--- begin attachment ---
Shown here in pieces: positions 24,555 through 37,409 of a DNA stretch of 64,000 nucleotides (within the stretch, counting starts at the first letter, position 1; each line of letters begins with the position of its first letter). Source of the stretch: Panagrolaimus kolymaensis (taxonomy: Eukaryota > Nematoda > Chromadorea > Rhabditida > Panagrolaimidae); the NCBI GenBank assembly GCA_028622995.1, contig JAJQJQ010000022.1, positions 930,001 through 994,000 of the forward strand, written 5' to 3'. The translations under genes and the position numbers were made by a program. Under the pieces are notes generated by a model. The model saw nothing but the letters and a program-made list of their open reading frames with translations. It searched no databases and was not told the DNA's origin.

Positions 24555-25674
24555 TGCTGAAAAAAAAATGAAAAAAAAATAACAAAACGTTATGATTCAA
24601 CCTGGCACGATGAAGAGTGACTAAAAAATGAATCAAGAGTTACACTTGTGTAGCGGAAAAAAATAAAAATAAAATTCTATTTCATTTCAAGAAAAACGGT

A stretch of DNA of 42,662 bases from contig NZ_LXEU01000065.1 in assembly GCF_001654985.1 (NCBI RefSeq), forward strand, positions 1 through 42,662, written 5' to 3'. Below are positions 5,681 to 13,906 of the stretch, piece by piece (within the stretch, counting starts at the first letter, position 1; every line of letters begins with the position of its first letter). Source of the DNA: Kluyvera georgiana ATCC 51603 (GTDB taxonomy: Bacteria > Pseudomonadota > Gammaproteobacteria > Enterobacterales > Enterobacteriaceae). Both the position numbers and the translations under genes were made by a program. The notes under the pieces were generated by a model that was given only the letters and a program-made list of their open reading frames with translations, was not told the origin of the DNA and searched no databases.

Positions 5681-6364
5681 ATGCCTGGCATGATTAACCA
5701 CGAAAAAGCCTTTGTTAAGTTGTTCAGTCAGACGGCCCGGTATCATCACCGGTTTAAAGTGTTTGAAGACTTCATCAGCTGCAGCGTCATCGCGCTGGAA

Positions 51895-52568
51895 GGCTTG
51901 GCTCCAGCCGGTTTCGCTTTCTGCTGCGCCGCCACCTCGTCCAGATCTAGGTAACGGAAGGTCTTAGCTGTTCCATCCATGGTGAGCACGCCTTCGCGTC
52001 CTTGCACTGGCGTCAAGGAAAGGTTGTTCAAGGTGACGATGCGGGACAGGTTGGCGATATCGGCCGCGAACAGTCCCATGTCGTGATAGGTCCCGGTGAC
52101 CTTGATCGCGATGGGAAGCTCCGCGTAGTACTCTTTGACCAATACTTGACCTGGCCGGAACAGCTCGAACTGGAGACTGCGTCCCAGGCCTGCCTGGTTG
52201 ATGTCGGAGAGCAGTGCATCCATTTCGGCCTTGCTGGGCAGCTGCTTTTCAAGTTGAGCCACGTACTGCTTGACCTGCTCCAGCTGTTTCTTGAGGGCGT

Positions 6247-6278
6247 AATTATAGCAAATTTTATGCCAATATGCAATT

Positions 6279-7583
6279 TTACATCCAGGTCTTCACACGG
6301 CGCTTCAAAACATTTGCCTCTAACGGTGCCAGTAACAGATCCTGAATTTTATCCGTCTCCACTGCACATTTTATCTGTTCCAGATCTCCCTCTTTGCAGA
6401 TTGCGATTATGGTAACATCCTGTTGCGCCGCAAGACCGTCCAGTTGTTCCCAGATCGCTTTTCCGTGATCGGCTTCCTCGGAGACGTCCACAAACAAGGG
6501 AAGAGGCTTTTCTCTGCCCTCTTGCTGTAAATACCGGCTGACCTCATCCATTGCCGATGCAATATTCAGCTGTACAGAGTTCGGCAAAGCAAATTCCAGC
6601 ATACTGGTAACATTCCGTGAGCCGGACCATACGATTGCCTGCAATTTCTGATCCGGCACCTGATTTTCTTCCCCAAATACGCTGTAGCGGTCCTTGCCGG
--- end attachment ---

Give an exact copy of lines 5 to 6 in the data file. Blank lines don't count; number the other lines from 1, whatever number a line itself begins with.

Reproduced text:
A stretch of DNA of 42,662 bases from contig NZ_LXEU01000065.1 in assembly GCF_001654985.1 (NCBI RefSeq), forward strand, positions 1 through 42,662, written 5' to 3'. Below are positions 5,681 to 13,906 of the stretch, piece by piece (within the stretch, counting starts at the first letter, position 1; every line of letters begins with the position of its first letter). Source of the DNA: Kluyvera georgiana ATCC 51603 (GTDB taxonomy: Bacteria > Pseudomonadota > Gammaproteobacteria > Enterobacterales > Enterobacteriaceae). Both the position numbers and the translations under genes were made by a program. The notes under the pieces were generated by a model that was given only the letters and a program-made list of their open reading frames with translations, was not told the origin of the DNA and searched no databases.

Positions 5681-6364